37. Humanitarian Law Center, Serbia

  38. Humanitarian Law Center Kosovo

  39. Forum for Local and Regional Cooperation – FLORES, Serbia

  40. Goran Borković, Editor in chief of the portal Forum

  41. Goran Miletić

  42. Goran Zorić, Activist

  43. Gordana Katana, Journalist

  44. Helsinki Committee for Human Rights in Serbia

  45. Hrvoje Polan, Photographer

  46. Human Rights Action – HRA, Montenegro

  47. Igor Čoko, Editor in chief, Grain

  48. Youth Initiative for Human Rights, Serbia

  49. Ivana Horvatek, Journalist, Fairpress

  50. Ivica Đikić, Editor in chief, Novosti

  51. Jasmin Mujanović, University of York

  52. Jeta Xharra, journalist

  53. Jim Marshall, Activist and Photographer

  54. Joël Hubrecht, Revue Esprit

  55. Ladislav Tomičić, Journalist and editor in chief of portal Lupiga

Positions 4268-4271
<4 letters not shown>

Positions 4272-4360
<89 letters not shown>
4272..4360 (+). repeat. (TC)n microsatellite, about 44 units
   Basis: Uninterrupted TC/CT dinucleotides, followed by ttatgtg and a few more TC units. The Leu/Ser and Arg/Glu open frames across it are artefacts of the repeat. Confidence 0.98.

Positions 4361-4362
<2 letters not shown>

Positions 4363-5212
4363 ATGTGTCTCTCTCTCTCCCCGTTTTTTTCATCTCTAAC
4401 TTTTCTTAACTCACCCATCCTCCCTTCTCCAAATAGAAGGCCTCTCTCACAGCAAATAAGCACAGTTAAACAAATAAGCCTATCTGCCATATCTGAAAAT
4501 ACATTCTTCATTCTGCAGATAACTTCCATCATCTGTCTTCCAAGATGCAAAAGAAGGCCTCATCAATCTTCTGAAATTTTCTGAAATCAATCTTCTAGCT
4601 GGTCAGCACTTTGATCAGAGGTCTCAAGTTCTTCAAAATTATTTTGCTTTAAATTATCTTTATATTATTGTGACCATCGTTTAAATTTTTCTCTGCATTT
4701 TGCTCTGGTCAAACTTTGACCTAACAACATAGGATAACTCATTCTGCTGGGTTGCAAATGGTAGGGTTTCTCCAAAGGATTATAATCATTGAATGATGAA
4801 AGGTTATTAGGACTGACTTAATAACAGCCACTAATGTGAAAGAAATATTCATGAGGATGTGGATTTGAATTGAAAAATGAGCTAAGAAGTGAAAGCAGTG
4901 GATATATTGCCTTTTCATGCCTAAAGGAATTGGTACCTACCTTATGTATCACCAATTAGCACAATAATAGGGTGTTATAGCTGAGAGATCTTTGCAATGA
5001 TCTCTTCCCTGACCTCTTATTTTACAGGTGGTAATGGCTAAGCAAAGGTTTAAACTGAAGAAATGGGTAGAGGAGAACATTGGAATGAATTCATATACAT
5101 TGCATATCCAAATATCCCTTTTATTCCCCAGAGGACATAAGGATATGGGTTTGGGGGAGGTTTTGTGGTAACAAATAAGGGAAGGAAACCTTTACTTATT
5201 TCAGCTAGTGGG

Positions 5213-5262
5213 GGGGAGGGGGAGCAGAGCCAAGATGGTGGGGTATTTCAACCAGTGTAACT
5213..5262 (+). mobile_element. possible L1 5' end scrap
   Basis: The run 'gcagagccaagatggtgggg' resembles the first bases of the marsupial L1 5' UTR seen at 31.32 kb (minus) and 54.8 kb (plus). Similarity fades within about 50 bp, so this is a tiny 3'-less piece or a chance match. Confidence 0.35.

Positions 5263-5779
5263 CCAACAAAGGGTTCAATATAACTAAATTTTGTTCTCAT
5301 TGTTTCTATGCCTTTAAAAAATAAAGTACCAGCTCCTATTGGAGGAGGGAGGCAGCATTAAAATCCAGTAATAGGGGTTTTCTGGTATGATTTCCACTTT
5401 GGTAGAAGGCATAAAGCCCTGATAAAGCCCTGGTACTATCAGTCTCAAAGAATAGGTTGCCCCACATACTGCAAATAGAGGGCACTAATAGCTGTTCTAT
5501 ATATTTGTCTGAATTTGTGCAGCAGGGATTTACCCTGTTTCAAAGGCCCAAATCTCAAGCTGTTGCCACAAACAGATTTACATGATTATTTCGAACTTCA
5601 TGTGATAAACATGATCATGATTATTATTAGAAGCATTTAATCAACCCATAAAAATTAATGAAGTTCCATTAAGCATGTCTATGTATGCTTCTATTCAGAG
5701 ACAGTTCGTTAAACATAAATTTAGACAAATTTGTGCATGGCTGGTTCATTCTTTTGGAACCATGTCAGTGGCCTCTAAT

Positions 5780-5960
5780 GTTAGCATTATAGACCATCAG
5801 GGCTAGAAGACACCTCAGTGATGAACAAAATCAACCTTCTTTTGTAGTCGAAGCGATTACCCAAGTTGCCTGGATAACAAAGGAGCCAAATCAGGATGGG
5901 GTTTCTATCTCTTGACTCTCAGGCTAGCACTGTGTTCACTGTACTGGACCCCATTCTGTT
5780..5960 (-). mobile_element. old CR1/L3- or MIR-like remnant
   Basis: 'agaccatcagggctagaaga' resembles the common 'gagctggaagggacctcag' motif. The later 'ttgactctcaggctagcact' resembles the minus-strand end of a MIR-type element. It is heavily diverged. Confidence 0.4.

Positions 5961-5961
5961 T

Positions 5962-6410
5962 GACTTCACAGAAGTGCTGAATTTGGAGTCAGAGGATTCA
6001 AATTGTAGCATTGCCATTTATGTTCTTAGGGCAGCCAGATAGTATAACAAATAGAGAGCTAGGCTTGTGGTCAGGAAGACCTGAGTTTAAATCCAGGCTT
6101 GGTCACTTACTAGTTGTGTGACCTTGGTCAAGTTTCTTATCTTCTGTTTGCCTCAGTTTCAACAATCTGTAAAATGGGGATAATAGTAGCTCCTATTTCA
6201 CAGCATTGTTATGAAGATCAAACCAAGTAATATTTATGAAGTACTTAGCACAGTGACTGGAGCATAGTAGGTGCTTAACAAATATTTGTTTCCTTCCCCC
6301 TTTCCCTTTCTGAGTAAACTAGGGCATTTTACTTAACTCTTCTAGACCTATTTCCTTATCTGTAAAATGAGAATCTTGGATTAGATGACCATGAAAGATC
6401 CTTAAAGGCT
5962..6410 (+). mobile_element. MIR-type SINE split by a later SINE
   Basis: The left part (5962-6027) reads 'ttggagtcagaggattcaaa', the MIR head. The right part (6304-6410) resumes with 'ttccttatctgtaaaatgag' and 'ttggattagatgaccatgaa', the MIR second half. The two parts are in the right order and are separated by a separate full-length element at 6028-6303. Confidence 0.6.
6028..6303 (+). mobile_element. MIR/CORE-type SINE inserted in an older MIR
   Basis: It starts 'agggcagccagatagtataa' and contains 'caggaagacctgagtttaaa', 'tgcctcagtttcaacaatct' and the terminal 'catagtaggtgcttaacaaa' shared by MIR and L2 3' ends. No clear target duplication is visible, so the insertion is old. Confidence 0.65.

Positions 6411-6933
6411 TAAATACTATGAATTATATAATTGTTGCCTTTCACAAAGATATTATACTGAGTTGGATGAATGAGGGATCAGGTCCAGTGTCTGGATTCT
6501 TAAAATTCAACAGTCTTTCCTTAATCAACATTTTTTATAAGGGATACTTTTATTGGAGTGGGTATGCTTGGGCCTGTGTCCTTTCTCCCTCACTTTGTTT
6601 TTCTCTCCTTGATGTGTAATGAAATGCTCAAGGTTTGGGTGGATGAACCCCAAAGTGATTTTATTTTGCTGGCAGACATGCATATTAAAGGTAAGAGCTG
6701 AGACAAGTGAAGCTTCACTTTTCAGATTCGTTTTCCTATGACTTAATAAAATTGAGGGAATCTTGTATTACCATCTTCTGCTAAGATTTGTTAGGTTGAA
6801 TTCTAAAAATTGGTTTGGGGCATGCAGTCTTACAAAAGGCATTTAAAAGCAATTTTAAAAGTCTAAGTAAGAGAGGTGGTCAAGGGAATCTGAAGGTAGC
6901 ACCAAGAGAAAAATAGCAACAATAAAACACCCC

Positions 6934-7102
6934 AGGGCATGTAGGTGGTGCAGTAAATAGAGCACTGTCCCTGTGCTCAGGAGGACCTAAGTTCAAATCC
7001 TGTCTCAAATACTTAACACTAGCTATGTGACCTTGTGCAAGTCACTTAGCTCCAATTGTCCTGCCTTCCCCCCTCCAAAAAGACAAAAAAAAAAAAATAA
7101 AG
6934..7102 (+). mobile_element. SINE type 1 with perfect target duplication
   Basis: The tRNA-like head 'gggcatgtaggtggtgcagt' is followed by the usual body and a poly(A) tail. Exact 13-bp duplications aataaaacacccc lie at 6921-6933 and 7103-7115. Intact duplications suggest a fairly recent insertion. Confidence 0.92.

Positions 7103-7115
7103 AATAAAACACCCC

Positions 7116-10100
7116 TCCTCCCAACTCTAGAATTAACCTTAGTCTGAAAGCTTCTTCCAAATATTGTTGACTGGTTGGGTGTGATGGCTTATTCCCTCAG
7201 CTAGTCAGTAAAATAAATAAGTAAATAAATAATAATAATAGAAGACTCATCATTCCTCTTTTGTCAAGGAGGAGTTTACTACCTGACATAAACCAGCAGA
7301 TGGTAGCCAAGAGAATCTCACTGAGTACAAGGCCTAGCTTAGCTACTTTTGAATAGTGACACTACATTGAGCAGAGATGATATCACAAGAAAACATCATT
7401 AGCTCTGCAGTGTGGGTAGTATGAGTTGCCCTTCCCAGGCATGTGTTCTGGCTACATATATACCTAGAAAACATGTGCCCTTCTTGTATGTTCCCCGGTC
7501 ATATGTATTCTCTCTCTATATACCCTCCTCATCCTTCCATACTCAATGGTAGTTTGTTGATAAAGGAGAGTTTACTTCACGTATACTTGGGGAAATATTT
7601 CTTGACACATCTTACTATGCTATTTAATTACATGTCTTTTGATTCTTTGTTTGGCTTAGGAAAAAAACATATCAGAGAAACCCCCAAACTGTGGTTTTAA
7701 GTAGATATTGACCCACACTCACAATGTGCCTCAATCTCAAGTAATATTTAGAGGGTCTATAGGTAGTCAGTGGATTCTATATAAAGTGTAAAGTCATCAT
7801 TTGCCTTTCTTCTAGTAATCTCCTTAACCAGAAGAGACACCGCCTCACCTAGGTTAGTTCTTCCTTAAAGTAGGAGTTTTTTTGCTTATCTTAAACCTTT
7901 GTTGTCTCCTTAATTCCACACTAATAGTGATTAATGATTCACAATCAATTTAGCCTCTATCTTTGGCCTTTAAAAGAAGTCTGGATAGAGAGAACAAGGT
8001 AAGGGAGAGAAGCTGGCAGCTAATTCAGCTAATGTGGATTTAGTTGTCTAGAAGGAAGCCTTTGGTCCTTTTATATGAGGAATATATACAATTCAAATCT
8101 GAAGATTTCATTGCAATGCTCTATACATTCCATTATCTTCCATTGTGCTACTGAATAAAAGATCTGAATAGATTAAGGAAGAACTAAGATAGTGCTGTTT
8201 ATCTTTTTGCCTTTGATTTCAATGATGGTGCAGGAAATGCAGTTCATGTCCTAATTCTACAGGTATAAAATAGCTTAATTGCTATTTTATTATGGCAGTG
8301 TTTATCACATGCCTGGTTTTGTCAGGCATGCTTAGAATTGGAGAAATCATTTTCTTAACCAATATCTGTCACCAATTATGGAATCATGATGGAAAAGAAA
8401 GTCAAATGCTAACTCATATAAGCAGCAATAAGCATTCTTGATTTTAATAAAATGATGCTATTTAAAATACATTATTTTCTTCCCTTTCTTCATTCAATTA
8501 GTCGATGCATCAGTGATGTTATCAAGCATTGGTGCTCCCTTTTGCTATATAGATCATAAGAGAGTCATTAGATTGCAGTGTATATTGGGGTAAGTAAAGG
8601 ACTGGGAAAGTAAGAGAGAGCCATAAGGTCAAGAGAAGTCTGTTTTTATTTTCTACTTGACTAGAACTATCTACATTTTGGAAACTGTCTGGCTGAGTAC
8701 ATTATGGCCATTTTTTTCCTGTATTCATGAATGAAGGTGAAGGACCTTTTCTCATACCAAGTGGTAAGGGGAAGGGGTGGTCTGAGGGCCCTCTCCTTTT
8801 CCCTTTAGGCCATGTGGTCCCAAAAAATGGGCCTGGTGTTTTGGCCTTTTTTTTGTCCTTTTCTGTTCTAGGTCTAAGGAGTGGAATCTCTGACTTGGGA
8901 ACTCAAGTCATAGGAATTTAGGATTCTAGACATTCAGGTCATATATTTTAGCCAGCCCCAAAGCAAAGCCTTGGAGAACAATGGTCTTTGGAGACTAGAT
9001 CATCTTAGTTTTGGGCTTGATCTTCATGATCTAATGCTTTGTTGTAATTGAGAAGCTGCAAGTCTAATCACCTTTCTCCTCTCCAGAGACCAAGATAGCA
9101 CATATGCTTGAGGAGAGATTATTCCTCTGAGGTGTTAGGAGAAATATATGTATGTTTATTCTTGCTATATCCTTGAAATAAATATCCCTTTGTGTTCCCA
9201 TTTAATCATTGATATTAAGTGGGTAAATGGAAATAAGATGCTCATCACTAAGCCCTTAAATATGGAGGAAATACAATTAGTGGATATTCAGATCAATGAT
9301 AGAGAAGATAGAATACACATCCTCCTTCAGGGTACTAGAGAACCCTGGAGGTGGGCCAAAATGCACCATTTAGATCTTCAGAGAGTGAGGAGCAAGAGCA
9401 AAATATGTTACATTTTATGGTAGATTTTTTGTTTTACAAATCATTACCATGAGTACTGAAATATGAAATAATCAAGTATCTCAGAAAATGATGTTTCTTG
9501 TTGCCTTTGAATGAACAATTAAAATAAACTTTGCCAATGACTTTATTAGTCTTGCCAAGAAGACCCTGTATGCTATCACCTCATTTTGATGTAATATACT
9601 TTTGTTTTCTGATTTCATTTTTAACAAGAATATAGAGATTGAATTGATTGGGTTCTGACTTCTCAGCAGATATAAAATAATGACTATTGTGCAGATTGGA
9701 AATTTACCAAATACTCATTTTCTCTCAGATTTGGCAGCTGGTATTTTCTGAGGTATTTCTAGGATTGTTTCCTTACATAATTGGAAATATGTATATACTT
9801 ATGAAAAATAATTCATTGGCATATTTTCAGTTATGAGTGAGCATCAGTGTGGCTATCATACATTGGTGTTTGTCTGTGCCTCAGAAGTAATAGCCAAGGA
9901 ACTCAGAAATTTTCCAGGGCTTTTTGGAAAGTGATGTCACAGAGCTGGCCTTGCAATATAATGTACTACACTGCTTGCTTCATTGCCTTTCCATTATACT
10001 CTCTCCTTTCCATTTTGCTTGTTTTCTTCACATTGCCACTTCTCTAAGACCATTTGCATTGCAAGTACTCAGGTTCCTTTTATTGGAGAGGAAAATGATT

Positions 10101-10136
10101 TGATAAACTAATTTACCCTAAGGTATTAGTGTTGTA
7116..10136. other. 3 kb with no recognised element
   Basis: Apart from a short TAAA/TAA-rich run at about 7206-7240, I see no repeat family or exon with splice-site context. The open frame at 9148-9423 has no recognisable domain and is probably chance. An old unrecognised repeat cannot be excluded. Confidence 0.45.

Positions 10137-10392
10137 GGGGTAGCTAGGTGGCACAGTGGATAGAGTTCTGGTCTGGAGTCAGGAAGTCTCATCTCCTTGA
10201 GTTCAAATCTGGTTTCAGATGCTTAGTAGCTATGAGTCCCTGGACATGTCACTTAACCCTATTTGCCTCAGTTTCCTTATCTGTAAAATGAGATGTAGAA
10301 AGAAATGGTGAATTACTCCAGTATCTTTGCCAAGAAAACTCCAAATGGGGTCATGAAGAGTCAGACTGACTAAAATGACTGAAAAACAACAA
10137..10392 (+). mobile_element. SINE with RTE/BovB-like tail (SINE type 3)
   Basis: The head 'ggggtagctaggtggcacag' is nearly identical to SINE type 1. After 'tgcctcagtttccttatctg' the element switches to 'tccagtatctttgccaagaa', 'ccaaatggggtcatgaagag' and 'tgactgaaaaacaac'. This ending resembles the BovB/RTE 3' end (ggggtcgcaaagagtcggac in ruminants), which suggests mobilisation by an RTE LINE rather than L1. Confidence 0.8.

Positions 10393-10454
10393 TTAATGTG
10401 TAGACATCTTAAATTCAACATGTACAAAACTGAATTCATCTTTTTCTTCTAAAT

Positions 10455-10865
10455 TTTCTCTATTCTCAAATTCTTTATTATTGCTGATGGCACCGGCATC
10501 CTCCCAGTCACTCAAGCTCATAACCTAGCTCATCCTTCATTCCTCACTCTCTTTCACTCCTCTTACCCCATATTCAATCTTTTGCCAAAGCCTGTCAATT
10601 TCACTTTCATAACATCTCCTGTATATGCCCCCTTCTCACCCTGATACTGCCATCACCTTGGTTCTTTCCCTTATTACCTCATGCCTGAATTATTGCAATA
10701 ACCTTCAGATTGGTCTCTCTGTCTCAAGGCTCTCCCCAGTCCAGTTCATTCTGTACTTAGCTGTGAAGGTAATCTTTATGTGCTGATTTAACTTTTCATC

56. Larisa Aganović, Activist

  57. Lejla Bakić, Activist

  58. Lejla Durmišević - Pašalić, Activist

  59. Lejla Omeragić – Ćatić, Activist

  60. Lejla Pašalić, Activist

  61. Ljilja Spasić, Activist

  62. Masha Durkalić, Journalist and Activist

  63. Melisa Skender, Journalist

  64. Melita Vrsaljko, Journalist, Forum

  65. Montenegrin Lawyers' Committee for Human Rights

  66. Mustafa Galijatović

  67. Nataša Kandić

  68. Nerma Jelačić, Commission for International Justice and Accountability

  69. NGO "Babe", Croatia

  70. Nino Bantić, Cameraman AP

  71. Nora Ahmetaj, Consultant on Transitional Justice

  72. NGO NOMEN, Montenegro